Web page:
Shady Operators Take Advantage of the Ill-Prepared

At the same time, due to weak regulations and poor governance, several blameworthy operators are taking advantage of the situation by running poorly managed, poorly executed trips in large numbers with zero regards to safety standards or the environment. These few culpable trip-runners are creating havoc for the good actors that promote responsible tourism; as well as for their clients, who are dying. In addition, the environment suffers under the weight of mass traffic and tourism into its pristine ecological zones.

“Only one forest guard sits at the head of the trail and collects money for camping, and keeps no check on what people are doing.”

Over the past two decades, Sharma has noticed how the influx of mass tourism degrades the camping grounds. “With fixed camping, you’ve got lots of people in one place. It’s only the people who move, while the tents and food rations stay in one place. If anyone gets a chance to look around these tents in the camping area, it’s all filthy and full of human waste and garbage. Traditionally, not more than five to ten people move from one place to another, with their stuff AND garbage, and camp only for a night,” says Sharma.

First-time trekkers might not realize the increased danger these imprudent operators pose. Budget tours offer inexperienced guides, with fewer guides per trekker. They lack proper safety equipment and training. The quality of food is questionable. And the low ratio of toilets to guests poses health concerns and ecological damage.

In addition to safety concerns, the reckless operators are harming the mountain ecology. Fixed camps damage the ecosystem. And poor human waste and garbage disposal is deleterious to the overall environment and impacts any future trekking experiences.

Impact of the Ban – Overbroad

Due to a lack of action by India’s government, the judiciary stepped in to impose a blanket ban on all adventure activities above the treeline. On the heels of an Uttarakhand rafting ban due to mass tourism concerns, the judgement is partly in response to a public interest litigation (“PIL”) filed by a local society, registered in one of the worst-affected regions, against the State of Uttarakhand. The litigation sought the removal of permanent cement structures and the cessation of commercial grazing, but not a complete ban on overnight treks.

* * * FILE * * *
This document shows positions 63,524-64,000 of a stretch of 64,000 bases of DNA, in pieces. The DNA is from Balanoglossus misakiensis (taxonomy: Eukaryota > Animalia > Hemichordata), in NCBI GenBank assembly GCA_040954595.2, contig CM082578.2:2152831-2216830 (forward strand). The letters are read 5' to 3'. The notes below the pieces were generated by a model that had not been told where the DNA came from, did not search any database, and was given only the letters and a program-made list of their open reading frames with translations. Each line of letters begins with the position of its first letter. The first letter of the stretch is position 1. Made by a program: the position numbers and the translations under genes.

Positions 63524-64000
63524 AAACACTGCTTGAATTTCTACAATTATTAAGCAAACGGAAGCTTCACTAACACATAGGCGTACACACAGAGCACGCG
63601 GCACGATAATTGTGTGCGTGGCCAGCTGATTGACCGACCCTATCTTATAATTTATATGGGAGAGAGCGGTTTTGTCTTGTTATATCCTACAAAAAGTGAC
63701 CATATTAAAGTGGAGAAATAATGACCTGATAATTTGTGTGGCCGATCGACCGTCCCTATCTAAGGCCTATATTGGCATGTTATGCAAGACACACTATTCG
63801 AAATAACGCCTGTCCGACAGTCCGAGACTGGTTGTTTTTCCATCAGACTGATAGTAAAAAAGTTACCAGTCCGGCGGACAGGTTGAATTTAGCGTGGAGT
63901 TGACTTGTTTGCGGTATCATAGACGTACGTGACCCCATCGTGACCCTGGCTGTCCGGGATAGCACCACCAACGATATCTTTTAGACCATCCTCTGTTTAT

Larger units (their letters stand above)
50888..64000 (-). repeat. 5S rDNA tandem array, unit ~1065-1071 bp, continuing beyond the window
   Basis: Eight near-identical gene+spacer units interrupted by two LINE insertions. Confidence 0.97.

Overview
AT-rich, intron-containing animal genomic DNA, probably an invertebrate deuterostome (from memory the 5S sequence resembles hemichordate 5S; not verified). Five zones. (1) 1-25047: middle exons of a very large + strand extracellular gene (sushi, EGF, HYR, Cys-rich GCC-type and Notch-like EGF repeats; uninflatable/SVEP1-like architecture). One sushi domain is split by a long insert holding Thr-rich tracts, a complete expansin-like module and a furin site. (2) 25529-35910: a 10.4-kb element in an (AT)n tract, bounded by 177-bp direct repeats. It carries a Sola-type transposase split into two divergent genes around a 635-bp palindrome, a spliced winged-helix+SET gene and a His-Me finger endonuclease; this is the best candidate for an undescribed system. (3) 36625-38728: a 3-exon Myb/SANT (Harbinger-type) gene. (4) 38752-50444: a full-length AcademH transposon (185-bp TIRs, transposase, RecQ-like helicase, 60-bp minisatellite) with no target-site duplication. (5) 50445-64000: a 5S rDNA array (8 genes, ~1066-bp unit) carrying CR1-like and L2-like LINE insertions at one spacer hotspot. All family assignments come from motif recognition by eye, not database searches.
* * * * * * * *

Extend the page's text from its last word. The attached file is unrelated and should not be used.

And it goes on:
The overbroad ban renders all those involved in adventure tourism and mountaineering expeditions immediately jobless. The high court offered no timeframe for baseline standards to lift the ban. Thus, the livelihoods of over 100,000 people depending on mountain tourism have no timeline for recovery. It also doesn’t do anything to address the core problem – some operators simply began to promote treks in neighbouring regions that the Uttarakhand court has no jurisdiction over (80% of the Himalaya are in India, spanning 12 states).

According to the Adventure Tour Operators Association of India (“ATOAI”), the capricious judgments that arrest overnight trekking activities “are not only affecting the socio-economic health of people of Uttarakhand but also to the reputation of tourism of the state of Uttarakhand.”

Trekking in the Uttarakhand provides a deep cultural and spiritual connection for Indian people.

The ATOAI also feels that the court’s orders are going to thwart future generations of climbers, in a state known for one of India’s top mountaineering schools, and for raising the most Everesters in the world. “What are we going to tell the youth and future climbers of our country who graduate from the Nehru Institute of Mountaineering in Uttarkashi, Uttarakhand? That you can learn to climb but you can never climb at home, that your state does not permit this sport?”, the ATOAI asked rhetorically in a Press Release.

Read Next on TOJ: A Woman’s Account of a Mountaineering School in Kashmir

Trekking in the Uttarakhand provides a deep cultural and spiritual connection for Indian people. Every 12 years, thousands of pilgrims attempt the 280 km trek across Uttarakhand, passing through the alpine meadows and performing ritual ceremonies. Although it’s considered to be one of the toughest pilgrimages in the world, this year, over 10,000 devotees made the attempt.

Responsible Tourism is Needed